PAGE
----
Accounting Vouchers

Accounting vouchers are crucial for passing entries for business transactions. It is a piece of essential evidence proving the existence of a business transaction. 

Types and Classification of Accounting Vouchers

As per the chapter recording of transactions, the following accounting vouchers are explained:- 

  • Cash Vouchers: Cash vouchers are mainly prepared for cash transactions. Cash vouchers are further classified into Debit Vouchers and Credit Vouchers. Debit Vouchers show payments made in cash and Credit Vouchers depict cash receipts
  • Non-Cash Vouchers: Such vouchers are called Transfer Vouchers, mainly used for transactions that do not involve cash

Recording of Transactions-I: Theoretical Questions

Here are some theory based questions which you must practice

1. Where shall a transaction be recorded first, and why?
Solution: An entry for a business transaction in the process of accounting is first passed in the Journal. It helps in keeping track of all the debit and credit entries pertaining to each transaction.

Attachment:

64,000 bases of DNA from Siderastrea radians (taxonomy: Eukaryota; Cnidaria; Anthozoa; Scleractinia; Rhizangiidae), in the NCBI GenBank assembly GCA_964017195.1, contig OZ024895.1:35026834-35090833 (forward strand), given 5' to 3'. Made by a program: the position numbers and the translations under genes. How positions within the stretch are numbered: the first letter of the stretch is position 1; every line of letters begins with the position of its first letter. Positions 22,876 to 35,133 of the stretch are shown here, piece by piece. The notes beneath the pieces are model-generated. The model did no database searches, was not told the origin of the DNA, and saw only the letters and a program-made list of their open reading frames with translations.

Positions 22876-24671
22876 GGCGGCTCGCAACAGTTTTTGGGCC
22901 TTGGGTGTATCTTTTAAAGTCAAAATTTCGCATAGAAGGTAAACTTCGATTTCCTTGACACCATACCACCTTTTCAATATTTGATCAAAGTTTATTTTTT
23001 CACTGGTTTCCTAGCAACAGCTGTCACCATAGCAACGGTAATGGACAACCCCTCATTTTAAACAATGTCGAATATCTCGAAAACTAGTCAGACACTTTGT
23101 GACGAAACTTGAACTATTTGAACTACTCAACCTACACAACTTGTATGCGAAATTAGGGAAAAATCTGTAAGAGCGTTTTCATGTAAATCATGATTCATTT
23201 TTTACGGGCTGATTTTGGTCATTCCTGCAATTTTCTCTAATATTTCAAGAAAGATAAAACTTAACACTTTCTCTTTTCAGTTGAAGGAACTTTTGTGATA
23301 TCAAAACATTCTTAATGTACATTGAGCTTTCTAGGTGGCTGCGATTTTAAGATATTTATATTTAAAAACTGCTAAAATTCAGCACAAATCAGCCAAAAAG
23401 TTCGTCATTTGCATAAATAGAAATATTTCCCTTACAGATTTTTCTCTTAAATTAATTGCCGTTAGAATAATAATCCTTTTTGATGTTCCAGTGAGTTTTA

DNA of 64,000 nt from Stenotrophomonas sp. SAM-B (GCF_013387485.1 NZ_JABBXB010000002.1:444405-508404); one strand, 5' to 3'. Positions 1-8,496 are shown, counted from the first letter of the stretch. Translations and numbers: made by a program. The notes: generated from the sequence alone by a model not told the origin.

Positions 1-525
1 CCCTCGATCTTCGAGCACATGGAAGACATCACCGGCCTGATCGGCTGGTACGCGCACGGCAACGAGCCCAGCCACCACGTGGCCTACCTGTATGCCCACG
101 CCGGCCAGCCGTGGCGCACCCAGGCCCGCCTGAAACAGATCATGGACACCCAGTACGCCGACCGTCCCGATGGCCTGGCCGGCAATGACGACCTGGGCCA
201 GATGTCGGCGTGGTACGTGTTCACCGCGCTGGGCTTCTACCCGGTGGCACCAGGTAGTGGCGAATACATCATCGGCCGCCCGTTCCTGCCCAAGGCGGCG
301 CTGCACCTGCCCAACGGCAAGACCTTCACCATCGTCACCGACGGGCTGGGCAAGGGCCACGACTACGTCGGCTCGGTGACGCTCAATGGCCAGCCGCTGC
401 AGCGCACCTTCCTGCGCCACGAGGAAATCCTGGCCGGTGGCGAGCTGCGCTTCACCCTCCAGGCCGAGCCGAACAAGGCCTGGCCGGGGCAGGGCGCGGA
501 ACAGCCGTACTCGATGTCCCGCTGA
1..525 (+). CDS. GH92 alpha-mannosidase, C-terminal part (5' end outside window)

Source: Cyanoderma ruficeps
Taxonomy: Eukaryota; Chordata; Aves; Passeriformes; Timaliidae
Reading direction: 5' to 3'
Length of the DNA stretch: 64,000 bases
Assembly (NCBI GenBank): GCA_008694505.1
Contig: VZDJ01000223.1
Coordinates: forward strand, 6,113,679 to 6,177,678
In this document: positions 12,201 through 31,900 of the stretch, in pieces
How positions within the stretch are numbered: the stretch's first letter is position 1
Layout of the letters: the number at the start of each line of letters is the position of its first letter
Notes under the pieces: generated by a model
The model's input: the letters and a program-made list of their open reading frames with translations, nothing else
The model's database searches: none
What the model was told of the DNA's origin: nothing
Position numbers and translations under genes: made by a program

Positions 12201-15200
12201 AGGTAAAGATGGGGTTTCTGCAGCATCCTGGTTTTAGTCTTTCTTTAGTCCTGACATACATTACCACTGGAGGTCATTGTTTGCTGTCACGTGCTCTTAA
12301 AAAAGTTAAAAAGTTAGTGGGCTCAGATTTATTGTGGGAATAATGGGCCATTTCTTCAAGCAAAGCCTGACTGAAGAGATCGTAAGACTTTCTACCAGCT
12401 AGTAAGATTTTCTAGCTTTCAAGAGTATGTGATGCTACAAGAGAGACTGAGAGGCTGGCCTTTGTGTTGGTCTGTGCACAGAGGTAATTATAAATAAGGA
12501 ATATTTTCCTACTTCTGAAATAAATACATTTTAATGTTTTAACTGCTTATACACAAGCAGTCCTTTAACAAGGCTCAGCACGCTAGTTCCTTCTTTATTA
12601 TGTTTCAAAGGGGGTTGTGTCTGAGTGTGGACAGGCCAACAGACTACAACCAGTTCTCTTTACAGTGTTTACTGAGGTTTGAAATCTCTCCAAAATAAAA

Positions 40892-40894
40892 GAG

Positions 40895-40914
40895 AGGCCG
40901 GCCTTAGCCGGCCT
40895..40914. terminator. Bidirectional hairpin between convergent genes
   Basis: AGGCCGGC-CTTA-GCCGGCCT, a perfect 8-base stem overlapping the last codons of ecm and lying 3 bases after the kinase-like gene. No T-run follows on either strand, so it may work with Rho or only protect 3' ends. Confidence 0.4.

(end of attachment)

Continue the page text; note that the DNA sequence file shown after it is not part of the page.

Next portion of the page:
2. What are the fundamental steps of the accounting process?
Solution: In the Class 11 Accountancy syllabus, the fundamental steps of the accounting process are elaborated extensively. These steps are: – 

  • Identifying and scrutinizing business transactions from source documents.
  • Recording the particular business transaction
  • Classifying, analysing, and summarizing their effects and communicating the financial results to the financial statements’ users.

3. What effects of entry would you have to provide to- Increase revenue, decrease expenditure, increase drawings, increase capital?
Solution: Debit effects need to be given to increase drawings, and credit effects need to be given to increase revenue and capital and decrease expenses.